The concept of a sit-in raises some questions as to its purpose, what the participants hoped to gain. After all, they are sitting on the ground in a chamber where they have comfy seats, where the public cannot tread, where they are the stewards of the chamber, together with their Republican colleagues. What were they hoping to gain? Continue reading
There is often a level of nuance that flies over (or under, as the case may be) the heads of people who see something that, to the uninitiated, unduly simplistic or overly passionate, seems to be a good thing. Indeed, that’s how many reacted to the conduct of Las Vegas public defender Zohra Bakhtary, who was applauded by many for her passion and zealousness. She got no props here.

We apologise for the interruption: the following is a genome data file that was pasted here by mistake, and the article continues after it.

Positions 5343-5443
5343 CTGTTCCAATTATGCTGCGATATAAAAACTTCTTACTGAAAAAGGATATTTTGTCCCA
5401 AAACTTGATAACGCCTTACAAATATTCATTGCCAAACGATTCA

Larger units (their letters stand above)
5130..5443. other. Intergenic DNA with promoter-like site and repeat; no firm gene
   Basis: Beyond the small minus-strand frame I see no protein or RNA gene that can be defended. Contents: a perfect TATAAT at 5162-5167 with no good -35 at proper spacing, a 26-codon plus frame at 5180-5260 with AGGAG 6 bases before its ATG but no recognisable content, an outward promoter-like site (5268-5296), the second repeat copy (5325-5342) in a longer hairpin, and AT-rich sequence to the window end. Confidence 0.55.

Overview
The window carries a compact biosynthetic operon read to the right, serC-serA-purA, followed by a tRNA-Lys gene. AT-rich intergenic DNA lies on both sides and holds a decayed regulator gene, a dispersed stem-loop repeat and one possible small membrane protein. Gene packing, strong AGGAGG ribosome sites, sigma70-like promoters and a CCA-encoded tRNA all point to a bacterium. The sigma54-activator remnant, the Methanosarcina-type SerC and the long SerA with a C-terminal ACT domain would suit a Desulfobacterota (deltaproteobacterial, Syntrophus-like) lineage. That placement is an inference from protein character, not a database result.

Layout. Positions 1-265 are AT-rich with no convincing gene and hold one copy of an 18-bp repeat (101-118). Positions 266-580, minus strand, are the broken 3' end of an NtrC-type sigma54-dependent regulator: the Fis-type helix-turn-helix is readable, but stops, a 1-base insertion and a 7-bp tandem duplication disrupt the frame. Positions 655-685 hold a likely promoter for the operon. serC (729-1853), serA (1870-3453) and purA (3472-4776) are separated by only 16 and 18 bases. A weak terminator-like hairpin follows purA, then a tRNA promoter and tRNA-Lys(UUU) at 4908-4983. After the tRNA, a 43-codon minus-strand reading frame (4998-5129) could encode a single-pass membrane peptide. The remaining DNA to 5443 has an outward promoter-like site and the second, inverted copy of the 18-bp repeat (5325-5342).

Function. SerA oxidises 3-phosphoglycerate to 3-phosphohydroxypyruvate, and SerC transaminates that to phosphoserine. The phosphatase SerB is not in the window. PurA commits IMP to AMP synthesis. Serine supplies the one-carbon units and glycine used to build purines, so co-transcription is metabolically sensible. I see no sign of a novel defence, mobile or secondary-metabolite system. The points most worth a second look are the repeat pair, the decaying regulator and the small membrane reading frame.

As a general rule, lawyers, particularly young lawyers and public defenders, are to be applauded for being bold enough to stand up to a judge on behalf of their client. This is particularly true when they put themselves at risk in doing so. But like the simplistic “don’t be a jerk,” be bold and interrupt the judge is only one tool in the lawyer’s tool box. Knowing when and how to use the tools of the profession is what being a lawyer requires.
The problem arises when knee-jerk reactions to displays of “passion” are applauded, as if being a passionate public defender is good enough. This is not merely a dangerously foolish notion, but one that puts the lawyer’s feelings above the client’s interests.